Amtrak Officials Tour Empire Builder Stations to Review ADA Enhancements
In early November 2015, Amtrak officials toured nearly a dozen stations along the Empire Builder route in Montana, North Dakota and Minnesota to inspect approximately $14.6 million in improvements to make the facilities accessible and more convenient for all passengers. They were joined by a representative from a Washington, D.C.-based disability organization and met with local municipal leaders and disability community representatives from the upper Midwest.
Amtrak representatives including Empire Builder Route Director Jim Brzezinski, Senior Vice President, Government Affairs and Corporate Communications, Joe McHugh, Senior Community Outreach Specialist David Nelson and regional government affairs managers met with local leaders, disability community representatives and members of the media to share information about the railroad’s ongoing project to bring facilities into compliance with the ADA.
“Amtrak serves as an important mode of travel for people with disabilities and recognizes that accessibility improvements benefit all passengers by eliminating barriers to travel,” said McHugh. “We will continue to build on the progress made to date and advance a robust program of station accessibility improvements in the years to come.”
While work remains, Amtrak is striving to reduce barriers on all routes including the daily Empire Builder, which provides a vital transportation link for many small communities located far from major interstates, not served by intercity buses and with only a few airports providing scheduled service. More than 438,000 passengers rode the Empire Builder in Fiscal Year 2015.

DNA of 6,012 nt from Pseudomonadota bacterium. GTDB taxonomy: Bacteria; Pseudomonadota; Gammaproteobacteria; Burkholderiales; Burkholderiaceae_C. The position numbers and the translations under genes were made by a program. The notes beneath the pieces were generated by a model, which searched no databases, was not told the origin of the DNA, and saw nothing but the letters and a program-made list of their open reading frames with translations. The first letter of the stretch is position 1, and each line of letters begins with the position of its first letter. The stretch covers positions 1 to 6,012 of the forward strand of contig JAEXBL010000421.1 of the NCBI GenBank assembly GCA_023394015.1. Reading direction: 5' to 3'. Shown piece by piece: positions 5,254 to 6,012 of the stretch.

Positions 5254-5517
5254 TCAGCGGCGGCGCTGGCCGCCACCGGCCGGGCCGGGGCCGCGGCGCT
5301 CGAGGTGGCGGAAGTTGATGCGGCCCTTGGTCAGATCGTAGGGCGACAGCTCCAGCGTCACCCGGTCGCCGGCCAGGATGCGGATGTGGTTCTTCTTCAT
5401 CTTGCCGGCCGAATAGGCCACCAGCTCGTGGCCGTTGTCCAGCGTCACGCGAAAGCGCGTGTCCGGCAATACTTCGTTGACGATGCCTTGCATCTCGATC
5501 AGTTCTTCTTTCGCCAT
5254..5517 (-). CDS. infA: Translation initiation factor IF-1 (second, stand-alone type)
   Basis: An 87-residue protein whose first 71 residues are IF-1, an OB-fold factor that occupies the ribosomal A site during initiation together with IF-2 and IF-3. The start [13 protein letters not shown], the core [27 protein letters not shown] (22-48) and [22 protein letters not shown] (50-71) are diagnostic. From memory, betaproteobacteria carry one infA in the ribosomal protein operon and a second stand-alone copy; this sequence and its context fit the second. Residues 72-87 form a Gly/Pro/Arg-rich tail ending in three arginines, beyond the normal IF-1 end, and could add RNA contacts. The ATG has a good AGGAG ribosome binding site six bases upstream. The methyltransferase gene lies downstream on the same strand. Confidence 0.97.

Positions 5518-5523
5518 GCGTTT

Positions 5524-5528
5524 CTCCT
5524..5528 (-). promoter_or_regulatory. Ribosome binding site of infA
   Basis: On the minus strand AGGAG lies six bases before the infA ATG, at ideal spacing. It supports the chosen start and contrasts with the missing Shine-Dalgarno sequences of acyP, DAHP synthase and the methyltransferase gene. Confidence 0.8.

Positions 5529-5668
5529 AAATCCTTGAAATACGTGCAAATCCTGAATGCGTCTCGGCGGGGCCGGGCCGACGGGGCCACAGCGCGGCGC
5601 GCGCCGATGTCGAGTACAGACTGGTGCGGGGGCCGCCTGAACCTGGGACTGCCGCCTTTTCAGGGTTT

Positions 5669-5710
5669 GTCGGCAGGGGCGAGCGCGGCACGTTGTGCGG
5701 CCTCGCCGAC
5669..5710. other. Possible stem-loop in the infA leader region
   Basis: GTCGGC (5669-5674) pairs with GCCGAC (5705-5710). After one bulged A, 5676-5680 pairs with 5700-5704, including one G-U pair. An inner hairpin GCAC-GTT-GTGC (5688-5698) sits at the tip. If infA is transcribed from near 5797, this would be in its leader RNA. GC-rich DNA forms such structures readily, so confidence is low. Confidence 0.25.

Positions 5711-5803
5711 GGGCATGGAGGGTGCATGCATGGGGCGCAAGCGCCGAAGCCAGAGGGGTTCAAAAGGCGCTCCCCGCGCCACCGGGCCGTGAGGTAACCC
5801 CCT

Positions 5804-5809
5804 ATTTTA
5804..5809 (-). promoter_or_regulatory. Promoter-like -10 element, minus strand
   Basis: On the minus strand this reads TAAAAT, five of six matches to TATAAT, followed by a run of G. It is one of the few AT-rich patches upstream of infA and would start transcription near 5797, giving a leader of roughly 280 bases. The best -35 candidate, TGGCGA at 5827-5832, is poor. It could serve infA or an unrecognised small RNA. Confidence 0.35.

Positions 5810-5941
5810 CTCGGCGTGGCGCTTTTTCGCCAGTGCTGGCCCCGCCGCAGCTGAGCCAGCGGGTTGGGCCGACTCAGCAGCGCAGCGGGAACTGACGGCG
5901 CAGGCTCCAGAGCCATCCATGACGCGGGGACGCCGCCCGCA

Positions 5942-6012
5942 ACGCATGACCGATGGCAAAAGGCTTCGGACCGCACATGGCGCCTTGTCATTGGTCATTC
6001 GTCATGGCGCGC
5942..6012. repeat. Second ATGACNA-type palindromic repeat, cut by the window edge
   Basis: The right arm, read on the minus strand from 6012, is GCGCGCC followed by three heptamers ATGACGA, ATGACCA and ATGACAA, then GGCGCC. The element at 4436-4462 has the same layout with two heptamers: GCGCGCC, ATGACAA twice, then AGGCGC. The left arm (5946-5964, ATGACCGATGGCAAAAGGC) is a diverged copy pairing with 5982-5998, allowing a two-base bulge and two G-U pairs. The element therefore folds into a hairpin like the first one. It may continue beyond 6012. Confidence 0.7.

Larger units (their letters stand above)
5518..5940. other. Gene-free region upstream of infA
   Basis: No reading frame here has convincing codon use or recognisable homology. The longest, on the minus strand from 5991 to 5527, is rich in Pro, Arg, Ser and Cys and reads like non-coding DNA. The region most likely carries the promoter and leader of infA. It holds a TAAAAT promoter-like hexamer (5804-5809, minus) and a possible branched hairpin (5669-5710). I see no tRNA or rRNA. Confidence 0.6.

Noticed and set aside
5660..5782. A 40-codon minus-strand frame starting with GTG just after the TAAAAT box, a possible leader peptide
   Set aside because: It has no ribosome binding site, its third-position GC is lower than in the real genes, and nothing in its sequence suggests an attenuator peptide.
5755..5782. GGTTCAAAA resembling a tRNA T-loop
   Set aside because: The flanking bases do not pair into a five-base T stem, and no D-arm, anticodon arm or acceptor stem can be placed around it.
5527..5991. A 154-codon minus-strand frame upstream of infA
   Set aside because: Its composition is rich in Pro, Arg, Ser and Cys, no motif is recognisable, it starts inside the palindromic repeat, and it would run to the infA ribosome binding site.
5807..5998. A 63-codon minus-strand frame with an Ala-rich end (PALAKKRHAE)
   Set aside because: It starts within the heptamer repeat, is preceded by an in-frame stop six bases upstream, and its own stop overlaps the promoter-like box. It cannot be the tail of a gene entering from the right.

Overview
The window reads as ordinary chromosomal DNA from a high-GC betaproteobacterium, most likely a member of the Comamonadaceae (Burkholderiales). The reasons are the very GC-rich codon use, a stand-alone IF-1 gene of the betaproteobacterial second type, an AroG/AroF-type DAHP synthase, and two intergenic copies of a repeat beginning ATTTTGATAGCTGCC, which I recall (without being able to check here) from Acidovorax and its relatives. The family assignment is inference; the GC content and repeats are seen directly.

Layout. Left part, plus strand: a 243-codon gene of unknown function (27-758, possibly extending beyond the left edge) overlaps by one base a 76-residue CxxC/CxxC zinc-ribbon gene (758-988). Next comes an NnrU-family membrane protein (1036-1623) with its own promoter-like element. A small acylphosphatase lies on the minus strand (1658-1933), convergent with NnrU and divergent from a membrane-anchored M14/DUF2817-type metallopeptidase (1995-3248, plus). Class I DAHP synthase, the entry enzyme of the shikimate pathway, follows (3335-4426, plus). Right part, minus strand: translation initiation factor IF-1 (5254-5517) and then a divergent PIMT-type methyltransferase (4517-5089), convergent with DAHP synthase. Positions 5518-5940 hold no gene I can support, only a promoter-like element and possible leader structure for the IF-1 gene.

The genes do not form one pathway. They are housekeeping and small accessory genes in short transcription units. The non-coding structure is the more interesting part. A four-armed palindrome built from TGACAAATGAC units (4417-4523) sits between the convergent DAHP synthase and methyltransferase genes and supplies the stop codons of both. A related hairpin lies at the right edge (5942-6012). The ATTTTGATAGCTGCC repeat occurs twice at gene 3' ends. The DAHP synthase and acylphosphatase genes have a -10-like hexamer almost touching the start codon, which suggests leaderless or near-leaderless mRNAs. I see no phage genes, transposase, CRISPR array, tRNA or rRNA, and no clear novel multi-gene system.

Areas subject to ADA improvements include station entrances and entry doors, restrooms, waiting rooms, ticket windows, passenger information display systems (PIDS) and signage. Work also extends to accessible pathways between the parking lot, depot and platform.
In Fargo, N.D., where $1.3 million1 has been spent to improve the travel experience, accessibility work included the installation of PIDS, a system that simultaneously communicates real-time train status and general boarding announcements in audible and visual formats.
Passengers in St. Cloud, Minn., can see a $1.3 million1 project under way to install accessible parking and walkways. Additional accessible enhancements include the platform and a lift, and work should be finished in winter 2016. The travel experience in Glasgow, Mont., has improved with the completion of $1.3 million1 in work to make parking and signage accessible. Amtrak passengers will also find an accessible platform and waiting room.
Amtrak plans to schedule additional opportunities in 2016 to inspect ADA station improvements and meet with local disability community representatives and municipal officials.
1 Encompasses all previous costs including improvements funded under the American Recovery and Reinvestment Act, design costs and any additional projected costs.
Amtrak Highlights Accessibility of Auto Train Stations
Amtrak representatives and invited guests gathered at the Auto Train station in Lorton, Va., in October 2015 to highlight a variety of ADA enhancements completed at the busy facility. A new level-boarding platform was installed this year at the Lorton station. Having the platform and rail car floor at the same level makes it easier and faster for passengers to get on and off the train. Work on the level-boarding platform at the Sanford, Fla., Auto Train station is under way and is expected to be finished in February 2016.
Amtrak has enhanced mobility at both facilities by installing or rebuilding ADA compliant entrances, restrooms and ticket counters, as well as ensuring accessible pathways between the parking lot, station building and platform.
Nearly 272,000 passengers chose the Auto Train in Fiscal Year 2015. The popular service transports passengers and their motor vehicles, including cars, SUVs, trucks, motorcycles, small boats and water-skis, between the national capital area and central Florida.
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